The Distributed-Lagrange-Multiplier based Fictitious Domain (DLM/FD) method previously proposed by Yu [J. Comput. Phys. 207 (2005), 1-27] for the simulation of fluid/flexible-body interaction problems is extended from the 2D to the 3D case in this study. We first demonstrate that the Lagrange multiplier problem can be more efficiently solved with a direct-forcing scheme instead of the original Uzawa iterations without the sacrifice of the accuracy. The type of the interpolation function (i.e. smoothed delta function) for the transfer of the quantities between the Eulerian and Lagragian frames is shown not to affect the results significantly. Secondly, the fictitious domain method is implemented in the three dimensional case. The new 3D codes are applied to the flapping of a 3D flexible plate in a uniform flow, and the deformation of tri-leaflets at opening stage.

B2-3 A simulator developed for a twin-pod AUV, the Marport SQX-500.

Mo-qin He, Christopher D.Williams, Peter Crocker etc.

National Research Council Canada, Institute for Ocean Technology St. John's, Newfoundland, Canada.

Abstract :

A vertically arranged twin-pod autonomous underwater vehicle (AUV) is presently under development in St. John’s Newfoundland. A large separation of the centre of gravity (CG) and the centre of buoyancy (CB) can be achieved by placing heavy batteries and payloads in the lower pod and placing the light controller and communication electronics on the upper pod. With the large vertical separation between CG and CB the twin-pod vehicle becomes highly stable in pitch and roll and thus provides an ideal platform for obtaining photos, video and sonar images of the seabed. This paper presents the vehicle motion simulations that have been done in support of this novel AUV design and development.

B2-4 Numerical study on flow structure near two impermeable trapezoid submerged breakwaters on slop bottoms.

Yong-gang Cao, Chang-bo Jiang, Yu-chuan Bai.

School of Civil Engineering, Tianjin University, Tianjin ,China.

Abstract :

Studying on hydrodynamic characteristics in water waves propagating over two impermeable trapezoid submerged breakwaters is of great significance to research design and construction of this type of submerged breakwaters. The turbulent characteristics are discussed with cnoidal waves in the wave flume with 1:20 smooth slope. The governing equations of the vertical 2D model are the Reynolds-averaged Navier-Stokes equations. The Reynolds stress terms are closed by a nonlinear (anisotropic) k ε − turbulence transportation model. Using a VOF method for tracking the free surface and source function wave generating method. Furthermore, the supplementary discussion is made by means of numerical results.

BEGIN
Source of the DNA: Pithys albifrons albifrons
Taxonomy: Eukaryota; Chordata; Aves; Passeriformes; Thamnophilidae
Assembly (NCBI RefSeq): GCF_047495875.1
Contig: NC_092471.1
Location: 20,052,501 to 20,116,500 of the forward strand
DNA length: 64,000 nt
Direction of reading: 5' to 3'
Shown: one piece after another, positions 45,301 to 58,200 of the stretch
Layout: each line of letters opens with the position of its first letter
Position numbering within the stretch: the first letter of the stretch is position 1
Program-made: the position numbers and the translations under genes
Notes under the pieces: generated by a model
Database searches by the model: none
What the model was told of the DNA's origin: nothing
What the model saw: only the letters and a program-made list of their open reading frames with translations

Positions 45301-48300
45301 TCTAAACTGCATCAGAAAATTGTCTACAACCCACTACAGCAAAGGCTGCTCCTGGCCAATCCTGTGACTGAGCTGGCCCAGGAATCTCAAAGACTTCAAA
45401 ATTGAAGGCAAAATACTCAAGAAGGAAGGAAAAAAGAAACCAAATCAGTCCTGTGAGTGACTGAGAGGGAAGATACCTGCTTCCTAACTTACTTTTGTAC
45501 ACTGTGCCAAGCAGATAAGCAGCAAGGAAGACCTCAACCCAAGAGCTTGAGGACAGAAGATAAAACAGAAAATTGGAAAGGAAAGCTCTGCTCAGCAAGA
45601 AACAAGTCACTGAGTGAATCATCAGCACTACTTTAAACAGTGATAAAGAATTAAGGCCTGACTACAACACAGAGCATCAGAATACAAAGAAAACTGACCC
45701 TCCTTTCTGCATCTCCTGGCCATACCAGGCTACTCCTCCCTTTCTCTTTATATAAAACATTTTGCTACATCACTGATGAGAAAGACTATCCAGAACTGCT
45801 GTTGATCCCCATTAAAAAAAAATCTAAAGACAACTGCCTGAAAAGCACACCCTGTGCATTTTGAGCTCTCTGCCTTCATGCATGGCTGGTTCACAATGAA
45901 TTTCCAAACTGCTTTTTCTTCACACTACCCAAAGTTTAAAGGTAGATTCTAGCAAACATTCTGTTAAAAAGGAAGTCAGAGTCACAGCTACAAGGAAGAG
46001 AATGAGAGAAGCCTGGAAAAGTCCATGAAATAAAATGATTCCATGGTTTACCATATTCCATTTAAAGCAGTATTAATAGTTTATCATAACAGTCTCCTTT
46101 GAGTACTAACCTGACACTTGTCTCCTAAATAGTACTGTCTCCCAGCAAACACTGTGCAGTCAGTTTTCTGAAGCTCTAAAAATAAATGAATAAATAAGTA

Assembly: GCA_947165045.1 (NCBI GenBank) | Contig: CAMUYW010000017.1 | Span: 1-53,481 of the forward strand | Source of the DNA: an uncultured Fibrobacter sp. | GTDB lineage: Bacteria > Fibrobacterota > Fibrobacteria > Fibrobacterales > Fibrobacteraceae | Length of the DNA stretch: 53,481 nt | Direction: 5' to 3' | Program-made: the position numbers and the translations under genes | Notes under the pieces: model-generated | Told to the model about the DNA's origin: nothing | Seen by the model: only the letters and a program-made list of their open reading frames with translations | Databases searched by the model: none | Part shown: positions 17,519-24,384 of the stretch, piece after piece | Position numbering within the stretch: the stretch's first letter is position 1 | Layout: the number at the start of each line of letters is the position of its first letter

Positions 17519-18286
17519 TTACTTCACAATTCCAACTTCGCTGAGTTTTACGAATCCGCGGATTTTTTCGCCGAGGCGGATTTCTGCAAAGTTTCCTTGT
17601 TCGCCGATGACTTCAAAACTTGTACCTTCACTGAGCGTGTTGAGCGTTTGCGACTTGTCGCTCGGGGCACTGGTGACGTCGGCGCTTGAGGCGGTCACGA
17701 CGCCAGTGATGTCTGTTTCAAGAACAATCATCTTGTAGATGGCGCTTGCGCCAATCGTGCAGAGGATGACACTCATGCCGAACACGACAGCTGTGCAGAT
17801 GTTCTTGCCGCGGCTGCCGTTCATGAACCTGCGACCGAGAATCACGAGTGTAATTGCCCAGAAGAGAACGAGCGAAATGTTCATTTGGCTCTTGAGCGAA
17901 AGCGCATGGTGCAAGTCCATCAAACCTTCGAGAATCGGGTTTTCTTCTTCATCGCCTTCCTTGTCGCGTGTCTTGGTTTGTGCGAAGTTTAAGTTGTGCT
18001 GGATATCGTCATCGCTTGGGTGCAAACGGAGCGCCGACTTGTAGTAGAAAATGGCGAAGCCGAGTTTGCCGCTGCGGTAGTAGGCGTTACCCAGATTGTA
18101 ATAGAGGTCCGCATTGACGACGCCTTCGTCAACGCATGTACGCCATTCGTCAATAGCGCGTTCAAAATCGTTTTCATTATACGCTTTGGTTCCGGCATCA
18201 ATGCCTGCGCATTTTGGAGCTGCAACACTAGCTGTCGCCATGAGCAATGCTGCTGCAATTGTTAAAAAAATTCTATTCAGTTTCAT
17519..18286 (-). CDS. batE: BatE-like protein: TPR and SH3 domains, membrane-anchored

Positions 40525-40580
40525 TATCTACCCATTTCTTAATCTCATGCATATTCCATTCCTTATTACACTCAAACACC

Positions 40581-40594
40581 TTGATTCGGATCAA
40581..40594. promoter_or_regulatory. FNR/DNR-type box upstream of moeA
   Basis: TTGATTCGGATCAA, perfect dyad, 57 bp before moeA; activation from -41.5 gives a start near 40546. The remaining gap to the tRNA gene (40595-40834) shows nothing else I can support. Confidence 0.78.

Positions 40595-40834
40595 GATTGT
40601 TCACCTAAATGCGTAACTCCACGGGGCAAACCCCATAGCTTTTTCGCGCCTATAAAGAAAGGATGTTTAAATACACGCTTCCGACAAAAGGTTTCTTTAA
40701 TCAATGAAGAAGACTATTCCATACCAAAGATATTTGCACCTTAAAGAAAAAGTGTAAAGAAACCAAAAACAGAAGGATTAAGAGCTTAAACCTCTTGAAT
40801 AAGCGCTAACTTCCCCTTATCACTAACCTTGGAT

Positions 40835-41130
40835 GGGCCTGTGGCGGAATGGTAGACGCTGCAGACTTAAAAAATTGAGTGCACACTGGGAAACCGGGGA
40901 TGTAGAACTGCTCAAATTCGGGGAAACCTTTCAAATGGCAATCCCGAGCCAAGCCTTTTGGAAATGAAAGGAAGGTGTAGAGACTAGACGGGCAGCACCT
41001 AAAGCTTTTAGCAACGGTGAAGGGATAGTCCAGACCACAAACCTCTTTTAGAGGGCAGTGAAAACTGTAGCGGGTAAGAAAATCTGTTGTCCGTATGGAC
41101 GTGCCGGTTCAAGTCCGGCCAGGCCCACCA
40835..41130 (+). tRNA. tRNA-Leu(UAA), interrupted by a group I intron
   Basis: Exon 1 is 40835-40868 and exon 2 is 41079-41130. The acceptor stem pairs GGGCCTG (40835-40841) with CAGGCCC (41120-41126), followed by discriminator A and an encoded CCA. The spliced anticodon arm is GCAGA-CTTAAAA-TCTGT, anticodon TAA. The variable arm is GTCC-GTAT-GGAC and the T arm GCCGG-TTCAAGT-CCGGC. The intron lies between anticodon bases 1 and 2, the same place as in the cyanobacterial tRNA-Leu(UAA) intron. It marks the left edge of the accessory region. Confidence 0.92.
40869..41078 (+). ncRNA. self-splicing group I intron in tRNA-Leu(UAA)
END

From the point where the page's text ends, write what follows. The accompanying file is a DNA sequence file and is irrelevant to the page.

B2-5 A numerical study of wave propagation and run-up in water channels.

Masazumi Amakata, Masatoshi Yuhi, Hajime Ishida.

Yachiyo Engineering, Co. Ltd., Shinjuku, Tokyo, Japan.

Abstract :

It is important to understand how water waves propagate through water channels in order to reduce inundation damages induced by surges and/or tsunami run-up. For this purpose, a two-dimensional numerical model is developed based on Nonlinear Shallow Water Equations. In order to appropriately describe the strongly nonlinear hydrodynamics, a high-order TVD scheme is implemented. Model capabilities are confirmed through comparison with existing analytical studies including the dam-break problems, run-up and back-wash on a sloping bathymetry. The model is then applied to the study on the inundation of bore propagating in a channel of parabolic cross-section from a side breach.